I wonder how many youths struggled a little here in classrooms?


This cat looks so sad!

The dog (who is actually named here as Scot unlike the rooster or the cat who go nameless) is the next of our ragtag mob of bandits to be put together. The rooster and the cat have no idea where he might be, but Bookwyrm actually just so happens to have heard what he was up to – Scot was chasing Bookend, because he just found it so fun to chase him around. Makes sense that the bundle of hair is frightening to a cat and a tumble weed to chase for a dog! He takes a little convincing again, though it's really just continuing to push the speech button on both him and Malia until he eventually remembers that he needs to join the rest of his friends at the Crossroads.


The face is clearly Sean Connery, right?

The donkey is the last of the four we need to hunt down. Turns out she's been tied up to a tree (I'm sensing a theme here), and can't find her way out! Being a donkey, I'm somewhat amazed that she can't just chew her way through the rope, but the solution here is pretty obvious – we untie her, I cry as an adventure game has me drop a perfectly good rope and doesn't let me pick it up for later, and we head back to the crossroads to reunite the four for the end of their fairytale.


Her mouth is virtually hovering over the rope


Worth noting – for some reason, they are all very averse
 to going through town, though they're all farm animals in the story


The noises made my daughter laugh like crazy – especially the donkey's 'HEE-HAW'.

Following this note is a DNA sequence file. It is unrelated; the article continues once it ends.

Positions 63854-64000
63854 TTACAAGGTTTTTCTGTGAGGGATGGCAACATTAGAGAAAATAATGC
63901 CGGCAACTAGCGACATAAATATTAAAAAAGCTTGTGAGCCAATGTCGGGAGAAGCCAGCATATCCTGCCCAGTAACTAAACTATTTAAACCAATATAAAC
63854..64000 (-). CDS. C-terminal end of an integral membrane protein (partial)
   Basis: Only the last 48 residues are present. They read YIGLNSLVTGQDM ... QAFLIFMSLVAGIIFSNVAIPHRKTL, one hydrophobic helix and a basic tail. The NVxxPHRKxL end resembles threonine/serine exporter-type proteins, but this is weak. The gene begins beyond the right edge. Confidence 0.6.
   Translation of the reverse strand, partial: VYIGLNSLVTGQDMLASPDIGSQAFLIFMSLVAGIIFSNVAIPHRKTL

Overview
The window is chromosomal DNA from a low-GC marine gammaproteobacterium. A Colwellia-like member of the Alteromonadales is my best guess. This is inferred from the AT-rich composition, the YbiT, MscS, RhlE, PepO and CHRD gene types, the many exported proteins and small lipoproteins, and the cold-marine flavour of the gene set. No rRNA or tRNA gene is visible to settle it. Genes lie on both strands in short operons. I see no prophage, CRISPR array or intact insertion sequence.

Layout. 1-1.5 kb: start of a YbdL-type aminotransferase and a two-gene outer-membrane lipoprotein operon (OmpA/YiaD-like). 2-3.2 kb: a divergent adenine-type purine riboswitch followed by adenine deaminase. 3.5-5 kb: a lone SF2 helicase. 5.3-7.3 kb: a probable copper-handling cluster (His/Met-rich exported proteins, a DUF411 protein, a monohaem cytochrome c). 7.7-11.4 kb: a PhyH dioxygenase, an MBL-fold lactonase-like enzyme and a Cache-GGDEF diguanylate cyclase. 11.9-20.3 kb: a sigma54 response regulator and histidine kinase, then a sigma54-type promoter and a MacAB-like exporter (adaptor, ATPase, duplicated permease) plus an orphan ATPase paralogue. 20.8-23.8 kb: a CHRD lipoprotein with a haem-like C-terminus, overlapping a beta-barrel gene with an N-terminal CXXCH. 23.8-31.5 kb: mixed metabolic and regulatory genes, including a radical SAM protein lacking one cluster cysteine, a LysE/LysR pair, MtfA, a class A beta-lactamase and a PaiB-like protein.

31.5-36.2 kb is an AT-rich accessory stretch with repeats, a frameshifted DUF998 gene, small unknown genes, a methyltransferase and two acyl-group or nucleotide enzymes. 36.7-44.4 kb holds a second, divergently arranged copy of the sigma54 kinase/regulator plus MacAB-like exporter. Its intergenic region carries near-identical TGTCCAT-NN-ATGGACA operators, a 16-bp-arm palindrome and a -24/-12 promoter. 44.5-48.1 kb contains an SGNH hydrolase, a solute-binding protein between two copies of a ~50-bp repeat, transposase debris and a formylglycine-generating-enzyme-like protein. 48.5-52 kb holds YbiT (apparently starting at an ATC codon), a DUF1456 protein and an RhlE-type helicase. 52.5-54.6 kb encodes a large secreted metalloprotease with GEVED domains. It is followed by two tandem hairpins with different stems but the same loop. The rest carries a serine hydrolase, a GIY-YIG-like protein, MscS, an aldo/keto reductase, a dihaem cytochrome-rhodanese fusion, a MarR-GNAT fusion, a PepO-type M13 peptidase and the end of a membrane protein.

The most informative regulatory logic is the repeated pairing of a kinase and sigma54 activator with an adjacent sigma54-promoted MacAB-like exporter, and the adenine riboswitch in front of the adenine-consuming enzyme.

Also worth noting – the donkey loads up all of the animals, but leaves Malia to walk!

Reunited, the four of them begin to take the road to Bremen Town. They're all very happy as they make their walk, though Malia does begin to sow the seeds of dissent in their minds as to whether they're actually making the right decision. They love the greenery, but Malia explains that not all towns actually have a great deal of greenery and the like – they have a long speech with one another in their awkward rooster riding cat riding dog riding donkey foursome, only to come upon both the end of the road (it's blocked off by overgrown trees) and a small cabin which looks like it will take the four of them in quite well. They peek in, find the two robbers, a humorous little scene whereby they all 'sing' and have the robbers believing that monsters are coming out of the woods ensues.. and we again get the 'end of tale' screen. I've got to admit – for all that I'm having a lot of fun with it.. this game really doesn't feel like it is in any way designed to challenge. Is this a bad thing? Who knows!


I'm imagining that the blockage is the trees on the right, anyhow


(insert Looney Tunes 'zoom off' noise here)



Play time: 30 mins
Overall time: 30 mins

Note Regarding Spoilers and Companion Assist Points: There’s a set of rules regarding spoilers and companion assist points. Please read it here before making any comments that could be considered a spoiler in any way. The short of it is that no points will be given for hints or spoilers given in advance of me requiring one. That said, if you'd like to share any information or have anything in mind? Please let us all know! This game isn't really the sort that I'm worried about having spoiled – I've literally already read the book(s)!